While the US edible insect market has not – yet – set the world on fire, demand for cricket protein continues to grow steadily, claimed James Rolin, COO at Cowboy Cricket Farms, which is building a 10,000sq ft facility combining a cricket farm (7,000 sq ft) and education center (3,000sq ft) set to open in Bozeman early next year.
“Initially we’ll be able to monitor temperature, humidity and airflow and automatically adjust it, and then the next step is to do watering and feeding automatically.”
The company currently processes crickets from a network of farmer partners, but has been struggling to keep up with demand, said Rolin, who processes the insects (which are supplied frozen) at a separate location a few miles away (where they are dehydrated and sold whole (with flavors added) or milled into a powder, which can be sold as is, or incorporated into cookies and other products.
“We’ve run out of product almost every month for the last six months.”
Demand outstrips supply
Founded in late 2016, Cowboy Cricket Farms is a profitable company, and is funding its expansion through sales, but has also received several grants, said Rolin.
“At this point, the demand seems to be increasing but there’s not many more suppliers, and what we’ve seen is that people come in, something goes wrong and they close up shop, so total production is only increasing slightly but it’s falling behind demand, so prices have remained high. But prices will come down.
“This new facility will allow us to increase our production and meet demand for our own products, but also start finally addressing some of the wholesale demand [from other CPG brands looking for a domestic supply of cricket powder]. We’ve received a lot of letters of intent from other companies out there what want to use protein made in the US instead of importing from Thailand.”
Cowboy Cricket Farms is not operating on the scale of Entomo Farms in Canada (which has 60,000 sq ft of farming space), but if you combine the farming space operated by its farming partners and its new facility, it will be processing crickets from “a little bit north of 20,000sq ft [of cricket farms],” he said.
Who eats insect products?
Right now, Cowboy Cricket Farms sells branded retail products (protein powder, cookies, and whole crickets) via its own website, Amazon, and bricks & mortar locations from museums to gourmet food stores, with athletes, hikers and outdoor pursuits enthusiasts serving as core consumers, he said.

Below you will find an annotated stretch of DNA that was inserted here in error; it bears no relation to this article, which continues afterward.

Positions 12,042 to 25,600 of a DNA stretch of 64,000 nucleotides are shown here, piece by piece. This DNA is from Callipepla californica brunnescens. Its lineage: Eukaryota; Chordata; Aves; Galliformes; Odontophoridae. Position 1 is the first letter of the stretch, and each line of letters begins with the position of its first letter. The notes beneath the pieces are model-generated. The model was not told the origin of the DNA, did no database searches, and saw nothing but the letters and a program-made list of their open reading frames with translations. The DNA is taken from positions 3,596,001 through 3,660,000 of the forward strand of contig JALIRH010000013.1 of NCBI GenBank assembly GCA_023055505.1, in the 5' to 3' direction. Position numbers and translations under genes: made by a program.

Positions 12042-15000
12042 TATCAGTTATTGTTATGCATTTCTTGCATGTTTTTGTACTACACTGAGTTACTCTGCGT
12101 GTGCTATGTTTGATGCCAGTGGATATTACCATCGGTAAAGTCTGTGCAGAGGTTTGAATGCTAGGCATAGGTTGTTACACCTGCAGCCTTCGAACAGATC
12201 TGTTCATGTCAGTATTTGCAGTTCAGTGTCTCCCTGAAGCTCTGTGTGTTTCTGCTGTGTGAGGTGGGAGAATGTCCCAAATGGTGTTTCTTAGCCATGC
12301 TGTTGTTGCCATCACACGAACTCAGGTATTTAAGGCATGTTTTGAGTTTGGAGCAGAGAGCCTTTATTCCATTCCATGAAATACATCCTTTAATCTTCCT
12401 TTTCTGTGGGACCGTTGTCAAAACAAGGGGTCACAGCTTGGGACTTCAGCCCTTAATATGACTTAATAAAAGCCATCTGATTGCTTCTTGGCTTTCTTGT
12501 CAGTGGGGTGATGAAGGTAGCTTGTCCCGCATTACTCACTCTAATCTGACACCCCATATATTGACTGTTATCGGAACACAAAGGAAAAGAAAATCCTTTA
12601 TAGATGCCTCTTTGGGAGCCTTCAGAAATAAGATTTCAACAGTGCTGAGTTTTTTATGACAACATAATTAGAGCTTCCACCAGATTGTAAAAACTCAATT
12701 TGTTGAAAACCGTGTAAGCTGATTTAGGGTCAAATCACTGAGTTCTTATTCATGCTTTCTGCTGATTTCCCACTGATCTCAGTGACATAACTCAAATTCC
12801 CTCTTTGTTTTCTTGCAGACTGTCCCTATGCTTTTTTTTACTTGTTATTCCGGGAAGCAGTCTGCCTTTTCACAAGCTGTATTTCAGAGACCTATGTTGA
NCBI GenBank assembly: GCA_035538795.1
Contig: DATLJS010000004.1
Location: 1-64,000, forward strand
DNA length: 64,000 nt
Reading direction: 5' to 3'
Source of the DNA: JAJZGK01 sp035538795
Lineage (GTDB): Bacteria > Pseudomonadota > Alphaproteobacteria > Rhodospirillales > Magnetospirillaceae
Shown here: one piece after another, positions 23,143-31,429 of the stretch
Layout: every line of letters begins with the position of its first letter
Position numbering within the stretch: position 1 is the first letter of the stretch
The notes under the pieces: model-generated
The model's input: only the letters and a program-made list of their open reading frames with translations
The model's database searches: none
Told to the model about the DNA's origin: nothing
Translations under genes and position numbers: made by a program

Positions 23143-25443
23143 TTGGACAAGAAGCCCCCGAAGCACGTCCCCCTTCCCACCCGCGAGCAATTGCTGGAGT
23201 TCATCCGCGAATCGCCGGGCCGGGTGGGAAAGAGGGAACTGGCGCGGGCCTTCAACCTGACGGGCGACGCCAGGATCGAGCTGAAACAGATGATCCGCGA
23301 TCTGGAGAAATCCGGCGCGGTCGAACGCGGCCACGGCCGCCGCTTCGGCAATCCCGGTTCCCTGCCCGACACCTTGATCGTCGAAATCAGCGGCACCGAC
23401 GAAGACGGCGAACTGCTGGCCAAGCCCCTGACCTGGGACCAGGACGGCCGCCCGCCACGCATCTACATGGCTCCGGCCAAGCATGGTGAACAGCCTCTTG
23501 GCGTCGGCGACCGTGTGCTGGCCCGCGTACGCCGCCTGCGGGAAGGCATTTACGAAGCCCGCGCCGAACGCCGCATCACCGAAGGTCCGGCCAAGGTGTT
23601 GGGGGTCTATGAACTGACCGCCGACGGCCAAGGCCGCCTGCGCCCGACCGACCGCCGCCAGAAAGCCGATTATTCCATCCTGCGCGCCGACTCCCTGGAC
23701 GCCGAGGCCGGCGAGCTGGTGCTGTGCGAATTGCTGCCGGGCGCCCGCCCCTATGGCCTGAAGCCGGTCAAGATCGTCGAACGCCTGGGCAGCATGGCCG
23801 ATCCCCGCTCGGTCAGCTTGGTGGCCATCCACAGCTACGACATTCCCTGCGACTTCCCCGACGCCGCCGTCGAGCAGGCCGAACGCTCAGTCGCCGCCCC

“We’ve also had interest from schools, hospitals and senior centers, as well as parents who want to get more nutrition into their kids’ diets.”
We want to normalize the eating of insects in western culture
The 3,000 sq ft educational center will consist of a bug products store and interactive and static exhibits promoting “entomophagy as a way to normalize the eating of insects in western culture,” said Rolin. “We want them to get past the disgust as we educate people we create customers.”
The main educational center will “work in conjunction with the new automated farm to allow the public, for the first time ever, to see and experience a truly state of the art commercial insect facility,” he added.
Along with viewing the farm and life stages of the crickets, visitors will be able to view informational looped videos along the way and interact with the farm staff on guided tours, explained Rolin.
Despite the ubiquity of bug consumption in some parts of the world, the tools and techniques to raise and process insects as human food on an industrial scale are still evolving, and there are still no globally agreed standards about how to do it in the most efficient manner, says Aspire Food Group, which is on a mission to automate and professionalize insect farming.
Edible insect pioneer Chapul – which introduced many Americans to the concept of eating bugs by milling them into powder and adding them to protein bars – has pulled out of the bar category for the time being after its co-packer went out of business, and is now focusing efforts on a new overseas venture raising black soldier flies for animal feed. However, the Chapul cricket protein powder business is still growing nicely online, says founder Pat Crowley.